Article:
The Best of King Sunny Adé, King of Juju (Wrasse Records) draws most of its selections from King Sunny's Island Record releases. A full six tracks hail from 1982's Juju Music, two from 1983's Synchro System, and "Ase" from 1984's Aura. Two songs are from Nigerian lps from the same time period and "Jingo" from Manu Dibango's 1994 Waka Afrika. Look elsewhere for earlier tracks or material from the last 20 years. But given the constricted time period, Adé and Andy Frankel did a good job of choosing songs that stand apart from one another, considering that listening to a typical King Sunny album is often to get far too well acquainted with a few endlessly recycled riffs. Thus, "Ase" boasts a wonderful Stevie Wonder harmonica solo, "Synchro System" a dubwise propulsion, "Ja Funmi" an infectious melody, and "Samba/E Falabe Lewe" a druggy steel guitar figure. That makes Best of King Sunny a nice introduction to the King, though Americans may find the import price a wee bit steep. [Distributed by Caroline Records]
What do Yiddish music, Celtic music, and Kentucky have in common? All three are inhabited by David Roberts and Tina Sue Larkin, better known as Fortuity. Senka's Joy (Fortuity) showcases an intimate recording style and the unlikely but highly effective blending of Yiddish and Irish instrumentals, sometimes within a single track ("Kolomeyka/Tashi's Joy") and elsewhere going it alone. Violin, harp, and mandolin feature most prominently in these tastefully arranged songs, and the folkie, playing-on-the-porch directness is a nice counterpoint to over-produced fare. If you enjoy strong melodies and good fiddlin', it's more than fortuitous that Fortuity finds you. [www.fortuityduo.com]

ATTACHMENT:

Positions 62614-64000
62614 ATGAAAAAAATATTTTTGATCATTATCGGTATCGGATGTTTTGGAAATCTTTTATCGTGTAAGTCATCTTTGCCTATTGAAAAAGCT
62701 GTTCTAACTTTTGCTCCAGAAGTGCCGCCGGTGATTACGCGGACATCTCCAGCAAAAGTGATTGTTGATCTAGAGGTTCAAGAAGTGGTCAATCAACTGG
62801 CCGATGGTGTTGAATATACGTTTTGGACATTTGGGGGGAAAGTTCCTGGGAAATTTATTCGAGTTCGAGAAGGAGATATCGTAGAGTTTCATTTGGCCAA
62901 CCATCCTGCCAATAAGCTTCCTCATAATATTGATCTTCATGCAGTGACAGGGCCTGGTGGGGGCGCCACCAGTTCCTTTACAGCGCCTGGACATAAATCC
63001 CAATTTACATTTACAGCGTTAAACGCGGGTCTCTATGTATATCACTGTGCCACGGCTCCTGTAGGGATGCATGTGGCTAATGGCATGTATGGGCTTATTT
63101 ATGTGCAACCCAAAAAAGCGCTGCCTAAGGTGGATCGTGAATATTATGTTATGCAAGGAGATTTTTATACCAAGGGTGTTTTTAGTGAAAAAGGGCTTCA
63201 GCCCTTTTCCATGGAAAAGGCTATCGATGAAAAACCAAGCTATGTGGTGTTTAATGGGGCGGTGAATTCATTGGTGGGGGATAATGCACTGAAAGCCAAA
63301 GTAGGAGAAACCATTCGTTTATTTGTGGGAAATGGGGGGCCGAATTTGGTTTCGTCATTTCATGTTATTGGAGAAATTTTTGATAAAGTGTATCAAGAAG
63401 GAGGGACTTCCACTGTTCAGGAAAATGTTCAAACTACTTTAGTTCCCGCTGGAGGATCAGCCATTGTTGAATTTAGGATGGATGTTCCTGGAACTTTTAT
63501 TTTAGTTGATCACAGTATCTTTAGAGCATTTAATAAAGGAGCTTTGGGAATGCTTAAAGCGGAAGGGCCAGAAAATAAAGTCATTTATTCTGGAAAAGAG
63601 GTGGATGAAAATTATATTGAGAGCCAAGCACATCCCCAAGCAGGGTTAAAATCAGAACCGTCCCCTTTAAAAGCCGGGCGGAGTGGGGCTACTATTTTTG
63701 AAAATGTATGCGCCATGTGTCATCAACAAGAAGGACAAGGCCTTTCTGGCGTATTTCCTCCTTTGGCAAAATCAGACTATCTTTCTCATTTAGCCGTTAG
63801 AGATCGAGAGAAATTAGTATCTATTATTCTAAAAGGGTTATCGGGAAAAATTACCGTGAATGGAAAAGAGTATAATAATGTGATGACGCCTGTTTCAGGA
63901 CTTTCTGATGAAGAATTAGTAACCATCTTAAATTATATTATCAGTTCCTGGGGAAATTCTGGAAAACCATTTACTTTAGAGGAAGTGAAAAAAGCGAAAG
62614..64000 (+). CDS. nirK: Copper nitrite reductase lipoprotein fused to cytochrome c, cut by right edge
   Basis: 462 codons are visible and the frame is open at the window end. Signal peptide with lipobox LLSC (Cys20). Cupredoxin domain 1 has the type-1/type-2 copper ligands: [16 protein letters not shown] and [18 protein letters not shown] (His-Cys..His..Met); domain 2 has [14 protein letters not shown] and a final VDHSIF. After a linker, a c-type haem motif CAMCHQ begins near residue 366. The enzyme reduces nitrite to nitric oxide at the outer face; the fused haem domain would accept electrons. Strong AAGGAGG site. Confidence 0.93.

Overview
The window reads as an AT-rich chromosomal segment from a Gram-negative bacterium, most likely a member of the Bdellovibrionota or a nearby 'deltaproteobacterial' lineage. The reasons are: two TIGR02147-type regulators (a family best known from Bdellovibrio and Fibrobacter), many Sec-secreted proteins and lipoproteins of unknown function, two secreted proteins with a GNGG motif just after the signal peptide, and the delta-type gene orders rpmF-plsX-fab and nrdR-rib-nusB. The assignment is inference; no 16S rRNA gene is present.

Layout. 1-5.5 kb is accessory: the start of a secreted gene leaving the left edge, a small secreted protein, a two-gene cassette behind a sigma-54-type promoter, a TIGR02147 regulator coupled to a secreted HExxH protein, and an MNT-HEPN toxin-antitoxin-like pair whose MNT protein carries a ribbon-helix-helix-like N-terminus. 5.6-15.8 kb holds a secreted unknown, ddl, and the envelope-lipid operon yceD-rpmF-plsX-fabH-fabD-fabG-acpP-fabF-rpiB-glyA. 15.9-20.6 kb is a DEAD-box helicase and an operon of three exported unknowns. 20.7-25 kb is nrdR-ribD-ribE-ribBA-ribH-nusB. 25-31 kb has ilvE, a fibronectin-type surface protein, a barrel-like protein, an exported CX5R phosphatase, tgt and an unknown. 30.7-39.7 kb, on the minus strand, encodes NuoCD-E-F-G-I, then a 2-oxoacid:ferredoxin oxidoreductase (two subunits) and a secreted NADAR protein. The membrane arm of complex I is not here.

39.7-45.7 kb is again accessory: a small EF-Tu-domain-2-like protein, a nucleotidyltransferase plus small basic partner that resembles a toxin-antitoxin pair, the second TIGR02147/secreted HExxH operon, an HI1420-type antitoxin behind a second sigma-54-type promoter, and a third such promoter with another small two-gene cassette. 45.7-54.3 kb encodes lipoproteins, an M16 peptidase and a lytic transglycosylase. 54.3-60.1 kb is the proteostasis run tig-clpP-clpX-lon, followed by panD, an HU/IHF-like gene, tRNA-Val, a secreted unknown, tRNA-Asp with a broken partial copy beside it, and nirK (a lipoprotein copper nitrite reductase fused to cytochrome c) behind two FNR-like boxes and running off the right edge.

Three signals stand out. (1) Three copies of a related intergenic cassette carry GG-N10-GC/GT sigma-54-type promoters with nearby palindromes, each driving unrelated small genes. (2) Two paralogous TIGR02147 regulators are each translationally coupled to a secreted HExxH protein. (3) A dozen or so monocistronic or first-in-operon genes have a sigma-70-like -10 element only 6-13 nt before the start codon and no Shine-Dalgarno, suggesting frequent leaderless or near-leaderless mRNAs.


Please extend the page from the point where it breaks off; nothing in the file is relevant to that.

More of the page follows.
Anthologies of pop music from the South Pacific come along about as often as Halley's Comet. Consider it a bonus that the Putumayo label's South Pacific Islands disc doesn't only satisfy the curiosity, it's also great listening. Most of the 11 selections feature arrangements centered around acoustic guitar, which either argues for common traits throughout an ancient pan-Pacific culture or simply tells us that most islanders listen to the same shortwave pop music broadcasts. One of the best reps of an inclusive sound is New Zealand-based band Te Vaka, featuring seven members from Western Samoa plus people from Maori, New Zealand, Samoan, and Cook Island backgrounds. Sweet harmonies, an infectious beat, and a whistling solo show up on "Abebe" by Papua New Guinea's Telek. Three cuts by two bands from New Caledonia plus the cheery "Mana Ma'Ohi" from Rapa Nui/Easter Island's Matato'a open the keyhole to a couple of the more obscure musical locales you'll ever run into. The warm vibes and lovely vocals make this collection perfect for shivery winter nights far north of the equator.
You don't have to buy the concept. Treat yourself to a Hershey bar instead. But the music is reason enough for Putumayo's Music from the Chocolate Lands, which offers top-notch songs from the standpoint of easy listenability. Because chocolate production, from crops to manufacturing, involves a huge chunk of the world, the artists hail from just about every continent except Antarctica. I'd heard of exactly one, Susana Baca, so pieces by India's Susheela Raman, Haiti's Beethova Obas, and Hawaii's Teresa Bright came as a pleasant surprise. If your ears bruise easily, or if you simply enjoy that candy-coated laidback lush folkie-based world beat style, you'll find lots of rewards with Chocolate.